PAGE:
I have always been impressed by the punctuality of formal parties in Japan. They start on time, open with a toast and accelerate into a mingling session whilst people circulate with bottles, pouring for each other. Politeness dictates that you take a drink from anyone who offers to pour for you, which invariably means that you consume beer, wine, sake and sometimes whisky in the same session. The saving grace is that there is normally a plentiful supply of food on the table or the side buffet to soak up the alcohol.
Japanese drinking parties end with the same attention to the clock with which they begin and are normally scheduled to run for a set time, often just one hour. The chalenge therefore is to find time to meet everyone, make the rounds with your own bottle and to do justice to the delicious food provided.
At some events, participants are expected to make speeches or take a turn at providing entertainment, performing karaoke, or worse, singing unaccompanied. For the British who are typically slow starters, this can be a daunting task, particularly as the need to switch from serious to fun mode is almost instant. For the busy Japanese, these parties are packed into tight work schedules, and the ability to step from a businesslike to a “let your hair down” personae in seconds, is part of the expected package of social skills.
In the UK our approach to social gatherings is very different. We thrive on the concept of being “fashionably late” and drift in and out of parties at will. We tend to start slowly, and only the most polished partygoers are up to “working the room” shortly after arrival. Instead we tend to stick with our close friends and only branch out after being suitably softened up with alchohol. For some, anticipation is the most important part of the occasion, and I know a number of young ladies who will spend two or three hours getting ready for the event with friends and a bottle of wine. In this case there is no guarantee that they will arrive before the others leave.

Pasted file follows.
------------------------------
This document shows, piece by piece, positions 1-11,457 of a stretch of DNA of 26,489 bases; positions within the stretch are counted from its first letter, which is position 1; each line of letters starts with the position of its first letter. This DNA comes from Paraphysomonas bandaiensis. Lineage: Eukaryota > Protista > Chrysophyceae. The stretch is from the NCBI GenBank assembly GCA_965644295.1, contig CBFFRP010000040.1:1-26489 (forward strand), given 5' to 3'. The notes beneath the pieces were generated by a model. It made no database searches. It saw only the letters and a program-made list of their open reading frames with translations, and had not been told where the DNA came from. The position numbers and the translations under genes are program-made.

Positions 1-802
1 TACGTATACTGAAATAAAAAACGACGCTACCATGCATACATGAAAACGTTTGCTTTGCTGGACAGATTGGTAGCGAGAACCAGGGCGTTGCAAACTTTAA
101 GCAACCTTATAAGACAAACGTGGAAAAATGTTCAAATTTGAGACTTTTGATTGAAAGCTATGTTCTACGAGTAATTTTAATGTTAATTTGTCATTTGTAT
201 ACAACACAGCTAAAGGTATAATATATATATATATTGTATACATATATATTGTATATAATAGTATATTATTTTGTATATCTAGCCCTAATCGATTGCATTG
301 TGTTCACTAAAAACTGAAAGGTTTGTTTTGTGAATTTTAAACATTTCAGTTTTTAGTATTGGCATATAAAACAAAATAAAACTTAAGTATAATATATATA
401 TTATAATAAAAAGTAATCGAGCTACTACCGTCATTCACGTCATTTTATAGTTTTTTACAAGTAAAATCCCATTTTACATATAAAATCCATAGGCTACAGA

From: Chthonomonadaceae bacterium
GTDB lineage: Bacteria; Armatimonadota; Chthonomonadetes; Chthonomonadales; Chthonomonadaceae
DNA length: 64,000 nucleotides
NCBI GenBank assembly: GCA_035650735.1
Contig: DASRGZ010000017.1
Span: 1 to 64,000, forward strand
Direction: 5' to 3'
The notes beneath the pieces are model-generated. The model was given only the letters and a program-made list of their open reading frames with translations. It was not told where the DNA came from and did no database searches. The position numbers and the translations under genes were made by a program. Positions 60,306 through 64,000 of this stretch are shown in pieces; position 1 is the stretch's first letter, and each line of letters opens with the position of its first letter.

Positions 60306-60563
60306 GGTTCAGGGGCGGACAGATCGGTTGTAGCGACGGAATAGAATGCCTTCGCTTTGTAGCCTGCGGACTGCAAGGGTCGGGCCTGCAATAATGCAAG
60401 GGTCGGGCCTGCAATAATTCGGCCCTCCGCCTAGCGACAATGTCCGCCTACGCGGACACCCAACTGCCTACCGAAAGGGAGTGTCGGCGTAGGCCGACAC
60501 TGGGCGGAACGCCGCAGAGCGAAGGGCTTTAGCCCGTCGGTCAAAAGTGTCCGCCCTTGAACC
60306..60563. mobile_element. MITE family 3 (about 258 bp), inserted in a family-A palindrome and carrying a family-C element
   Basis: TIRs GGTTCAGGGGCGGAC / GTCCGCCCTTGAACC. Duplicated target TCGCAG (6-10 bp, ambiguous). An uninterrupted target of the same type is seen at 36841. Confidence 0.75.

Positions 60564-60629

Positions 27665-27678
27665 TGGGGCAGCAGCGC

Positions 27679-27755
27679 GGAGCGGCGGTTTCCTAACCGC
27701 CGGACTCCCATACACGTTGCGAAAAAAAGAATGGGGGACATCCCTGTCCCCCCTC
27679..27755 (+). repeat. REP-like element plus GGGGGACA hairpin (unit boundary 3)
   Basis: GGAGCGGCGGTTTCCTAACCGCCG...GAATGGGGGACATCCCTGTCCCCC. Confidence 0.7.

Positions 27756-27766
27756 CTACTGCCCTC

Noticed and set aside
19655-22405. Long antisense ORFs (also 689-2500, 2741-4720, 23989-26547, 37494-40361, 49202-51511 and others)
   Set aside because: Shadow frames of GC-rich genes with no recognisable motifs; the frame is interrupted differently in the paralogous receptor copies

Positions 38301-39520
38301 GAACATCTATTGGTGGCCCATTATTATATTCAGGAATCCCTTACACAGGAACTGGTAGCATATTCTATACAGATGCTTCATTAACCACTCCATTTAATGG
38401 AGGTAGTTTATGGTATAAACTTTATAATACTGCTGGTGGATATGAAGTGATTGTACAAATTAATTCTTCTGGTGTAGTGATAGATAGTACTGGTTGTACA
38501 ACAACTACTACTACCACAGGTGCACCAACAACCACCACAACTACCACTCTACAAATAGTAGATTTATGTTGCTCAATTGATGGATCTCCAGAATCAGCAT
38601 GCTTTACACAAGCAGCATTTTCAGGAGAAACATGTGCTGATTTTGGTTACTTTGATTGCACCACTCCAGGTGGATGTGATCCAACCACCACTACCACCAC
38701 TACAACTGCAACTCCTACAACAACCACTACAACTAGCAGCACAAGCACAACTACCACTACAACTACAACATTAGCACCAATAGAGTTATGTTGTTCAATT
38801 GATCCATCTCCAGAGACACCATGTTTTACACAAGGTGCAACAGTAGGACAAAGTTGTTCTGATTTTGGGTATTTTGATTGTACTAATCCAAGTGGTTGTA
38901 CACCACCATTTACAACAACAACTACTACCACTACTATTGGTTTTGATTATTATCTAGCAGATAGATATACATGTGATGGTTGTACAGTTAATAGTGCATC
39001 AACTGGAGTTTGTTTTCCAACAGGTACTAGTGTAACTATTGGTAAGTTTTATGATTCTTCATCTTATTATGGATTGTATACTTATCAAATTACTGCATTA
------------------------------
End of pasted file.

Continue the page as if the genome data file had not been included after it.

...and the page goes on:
Our approach to timekeeping can be trying for party organisers who sit anxiously with a kitchen full of cooling food waiting for guests to arrive. It can be even more annoying when you are sitting in your pyjamas at three in the morning waiting for the last departures.
For Brits in Japan, the key is to programme your own on/off switch which instantly takes you from serious mode to fun mode.